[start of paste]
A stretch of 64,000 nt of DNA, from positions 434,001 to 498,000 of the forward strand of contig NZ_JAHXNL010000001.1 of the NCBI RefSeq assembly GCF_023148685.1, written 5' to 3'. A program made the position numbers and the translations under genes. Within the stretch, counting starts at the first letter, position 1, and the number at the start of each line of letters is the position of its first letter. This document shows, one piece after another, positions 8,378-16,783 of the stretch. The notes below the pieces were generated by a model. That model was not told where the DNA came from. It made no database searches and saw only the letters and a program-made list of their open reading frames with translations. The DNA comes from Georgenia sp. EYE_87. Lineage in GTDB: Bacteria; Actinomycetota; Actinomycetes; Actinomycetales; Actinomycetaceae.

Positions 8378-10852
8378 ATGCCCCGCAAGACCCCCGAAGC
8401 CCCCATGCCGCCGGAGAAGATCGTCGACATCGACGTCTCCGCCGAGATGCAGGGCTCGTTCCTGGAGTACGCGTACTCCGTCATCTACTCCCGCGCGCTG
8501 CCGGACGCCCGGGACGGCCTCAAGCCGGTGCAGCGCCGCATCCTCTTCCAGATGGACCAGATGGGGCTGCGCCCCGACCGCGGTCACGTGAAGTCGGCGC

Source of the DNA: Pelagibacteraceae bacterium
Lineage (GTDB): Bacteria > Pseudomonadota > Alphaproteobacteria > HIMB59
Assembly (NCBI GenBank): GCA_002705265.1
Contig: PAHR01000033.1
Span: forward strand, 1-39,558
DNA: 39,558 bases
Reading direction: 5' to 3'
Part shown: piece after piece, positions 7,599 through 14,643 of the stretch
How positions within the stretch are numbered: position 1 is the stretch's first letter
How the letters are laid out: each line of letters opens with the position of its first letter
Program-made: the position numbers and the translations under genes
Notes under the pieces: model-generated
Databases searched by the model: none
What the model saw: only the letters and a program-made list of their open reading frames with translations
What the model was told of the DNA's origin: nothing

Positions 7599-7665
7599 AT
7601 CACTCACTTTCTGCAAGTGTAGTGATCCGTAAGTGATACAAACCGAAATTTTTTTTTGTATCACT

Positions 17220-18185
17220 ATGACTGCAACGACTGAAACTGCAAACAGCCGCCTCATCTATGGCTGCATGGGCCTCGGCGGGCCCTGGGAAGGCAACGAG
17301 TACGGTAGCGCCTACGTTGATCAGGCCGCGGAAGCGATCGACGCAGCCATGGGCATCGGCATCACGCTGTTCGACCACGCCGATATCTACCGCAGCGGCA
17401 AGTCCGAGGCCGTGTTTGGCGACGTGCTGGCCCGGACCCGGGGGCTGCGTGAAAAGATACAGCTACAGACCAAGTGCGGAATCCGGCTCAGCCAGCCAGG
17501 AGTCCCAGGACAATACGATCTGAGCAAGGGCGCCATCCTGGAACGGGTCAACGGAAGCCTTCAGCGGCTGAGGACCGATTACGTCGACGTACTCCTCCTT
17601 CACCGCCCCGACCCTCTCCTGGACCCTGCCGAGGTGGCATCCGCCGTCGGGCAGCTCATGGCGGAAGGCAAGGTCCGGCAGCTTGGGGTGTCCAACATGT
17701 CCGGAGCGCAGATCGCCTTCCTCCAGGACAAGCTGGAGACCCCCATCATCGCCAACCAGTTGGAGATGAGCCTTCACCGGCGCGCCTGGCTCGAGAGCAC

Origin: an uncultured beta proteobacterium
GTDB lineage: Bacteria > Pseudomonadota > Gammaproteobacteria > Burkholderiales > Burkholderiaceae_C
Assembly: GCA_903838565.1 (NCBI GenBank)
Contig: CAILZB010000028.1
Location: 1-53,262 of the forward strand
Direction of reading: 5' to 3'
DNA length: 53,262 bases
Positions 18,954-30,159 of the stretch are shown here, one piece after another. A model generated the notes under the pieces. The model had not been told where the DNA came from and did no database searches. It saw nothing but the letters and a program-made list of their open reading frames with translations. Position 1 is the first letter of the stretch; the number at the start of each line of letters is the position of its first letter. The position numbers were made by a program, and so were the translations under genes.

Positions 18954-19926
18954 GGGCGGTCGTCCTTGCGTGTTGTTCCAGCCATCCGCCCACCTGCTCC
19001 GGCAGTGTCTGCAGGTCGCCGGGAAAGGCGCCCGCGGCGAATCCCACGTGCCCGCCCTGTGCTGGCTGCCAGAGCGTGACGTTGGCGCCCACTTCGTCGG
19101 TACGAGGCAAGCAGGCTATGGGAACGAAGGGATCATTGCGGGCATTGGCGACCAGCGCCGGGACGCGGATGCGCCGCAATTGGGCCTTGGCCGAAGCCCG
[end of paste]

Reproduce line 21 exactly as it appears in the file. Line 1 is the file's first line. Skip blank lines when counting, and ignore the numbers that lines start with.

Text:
Positions 7599-7665